And specifically at the political level that wish would encompass listening for a change to what the opposition has to say; the fountain of all truth and knowledge cannot reside with a single party simply because it happens to hold power. Opposition motions, opposition bills, opposition proposed amendments are not to be dismissed out of hand; it really cannot be the case, statistically speaking, that everything, absolutely everything, that the other parties have to say or bring to Parliament is nonsense. If that proposition were valid, then we wouldn’t need a democracy at all; insight, omniscience and understanding would reside with the governing party alone and we could dispense with elections altogether and leave the enlightened ones to rule us undisturbed and uncriticised. But surely, in the depths of their souls even they know that they do not have a lock on all wisdom and that sometimes, just sometimes, they might be wrong. Following on automatically from wish four, therefore, is wish five: namely, that having listened to others, particularly the opposition members in the House of Assembly, the government is prepared to take on board some of what they have to say and adjust itself accordingly. The very nature of democracy presupposes a variety of viewpoints, and systems succeed or fail on how well they accommodate these.
It would help the government, of course, if instead of surrounding itself with loyalists and those who can be relied upon not to give a counter-opinion and puncture holes in the vision – and this is wish number six – it might wrap its mind around the possibility that it could actually start making appointments on the basis of talent, rather than of loyalty. In particular, it might stop treating diplomatic posts as a kind of pasture to which loyal party servants for whom there is no longer a slot at the centre of power, can be retired.
No government, of course, likes to admit failures, even though there is no such thing as perfect government. But when it does make mistakes, do we have to be bombarded with propaganda that says that the government did absolutely everything possible, and it is the fault of the PNC, or climate change or global warming or whatever. The people will not be persuaded by meaningless rhetoric – particularly after all this time. So wish number seven is for greater candidness and less polemic from the government this year.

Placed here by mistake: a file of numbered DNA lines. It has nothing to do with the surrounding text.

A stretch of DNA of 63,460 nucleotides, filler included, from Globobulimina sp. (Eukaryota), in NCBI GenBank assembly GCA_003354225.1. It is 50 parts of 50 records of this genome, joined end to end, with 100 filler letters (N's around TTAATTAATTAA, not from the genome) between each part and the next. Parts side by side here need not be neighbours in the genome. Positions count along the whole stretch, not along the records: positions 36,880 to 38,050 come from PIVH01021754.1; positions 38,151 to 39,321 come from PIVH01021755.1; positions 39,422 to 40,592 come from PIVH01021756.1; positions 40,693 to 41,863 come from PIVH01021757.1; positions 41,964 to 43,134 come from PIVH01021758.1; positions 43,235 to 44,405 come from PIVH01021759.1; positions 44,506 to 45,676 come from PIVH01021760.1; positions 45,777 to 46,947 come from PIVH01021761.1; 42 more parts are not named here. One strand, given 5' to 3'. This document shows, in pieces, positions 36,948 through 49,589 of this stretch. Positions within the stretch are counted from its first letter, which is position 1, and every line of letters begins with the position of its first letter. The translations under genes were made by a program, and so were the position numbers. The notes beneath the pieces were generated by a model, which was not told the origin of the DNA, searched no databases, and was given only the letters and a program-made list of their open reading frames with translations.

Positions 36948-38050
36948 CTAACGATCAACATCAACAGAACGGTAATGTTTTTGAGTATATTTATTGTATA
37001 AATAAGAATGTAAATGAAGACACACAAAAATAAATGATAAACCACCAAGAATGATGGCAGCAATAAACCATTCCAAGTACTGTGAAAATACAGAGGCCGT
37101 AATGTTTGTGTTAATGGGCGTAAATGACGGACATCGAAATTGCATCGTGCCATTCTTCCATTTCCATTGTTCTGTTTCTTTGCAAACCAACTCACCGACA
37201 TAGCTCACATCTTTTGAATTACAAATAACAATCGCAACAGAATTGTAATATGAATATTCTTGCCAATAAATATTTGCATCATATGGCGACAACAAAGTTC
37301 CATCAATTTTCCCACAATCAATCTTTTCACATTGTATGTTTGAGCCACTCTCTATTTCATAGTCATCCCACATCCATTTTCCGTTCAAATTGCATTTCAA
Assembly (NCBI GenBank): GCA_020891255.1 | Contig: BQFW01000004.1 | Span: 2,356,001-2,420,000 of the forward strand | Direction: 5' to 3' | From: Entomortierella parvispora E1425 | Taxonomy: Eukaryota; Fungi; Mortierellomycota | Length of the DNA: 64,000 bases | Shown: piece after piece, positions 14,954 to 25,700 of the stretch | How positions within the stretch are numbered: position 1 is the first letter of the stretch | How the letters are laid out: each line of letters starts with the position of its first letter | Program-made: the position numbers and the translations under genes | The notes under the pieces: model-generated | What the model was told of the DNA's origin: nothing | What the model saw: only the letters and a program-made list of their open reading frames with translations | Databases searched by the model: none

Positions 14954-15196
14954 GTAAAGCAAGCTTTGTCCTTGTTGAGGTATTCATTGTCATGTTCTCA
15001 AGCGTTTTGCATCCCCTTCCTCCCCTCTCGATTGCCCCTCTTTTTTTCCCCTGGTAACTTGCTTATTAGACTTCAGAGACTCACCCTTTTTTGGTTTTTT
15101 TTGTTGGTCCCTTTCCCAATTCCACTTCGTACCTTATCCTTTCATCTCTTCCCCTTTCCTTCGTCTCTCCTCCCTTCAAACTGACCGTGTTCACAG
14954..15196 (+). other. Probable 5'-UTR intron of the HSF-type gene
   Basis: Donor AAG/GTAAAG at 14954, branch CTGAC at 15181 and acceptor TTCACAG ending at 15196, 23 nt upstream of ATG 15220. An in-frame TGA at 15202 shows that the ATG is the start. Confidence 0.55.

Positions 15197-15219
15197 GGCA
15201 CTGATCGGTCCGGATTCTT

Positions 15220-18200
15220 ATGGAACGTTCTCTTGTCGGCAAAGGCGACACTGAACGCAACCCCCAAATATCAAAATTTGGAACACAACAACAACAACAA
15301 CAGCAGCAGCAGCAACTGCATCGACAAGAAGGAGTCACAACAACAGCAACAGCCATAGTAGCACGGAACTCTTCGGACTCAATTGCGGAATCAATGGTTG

In fact, the people are entitled to greater openness on the whole, and so we live in expectation of a Freedom of Information Act in 2009 – wish number eight. Of course, the fact that this is on the statute books would not automatically mean that we could expect the government and its agencies to change their age-old culture of secrecy about even the most trivial of matters immediately, but at least it might nudge them in the right direction.
And so to wish nine: that the radio spectrum be opened and licences granted to independent television stations to operate in Linden.
One might have thought that the government would have learnt from the Linden experience that it doesn’t matter how long you keep talking at people and allowing no electronic avenue for the expression of different views, they will still keep their own counsel, so to speak. In the case of Linden, all those years with nothing but NCN on the airwaves did not persuade that particular constituency to vote for the PPP/C in the last election; in fact the governing party received 700 fewer votes in Region 10 than they did in 2001. Those who turned away from the PNCR there, gave their votes to the AFC instead.
There are all kinds of issues of substance about which one might have wishes; however, what those above reflect is a change of attitude on the part of the government whereby it displays a greater openness as well as some kind of willingness to work with others outside its limited circle.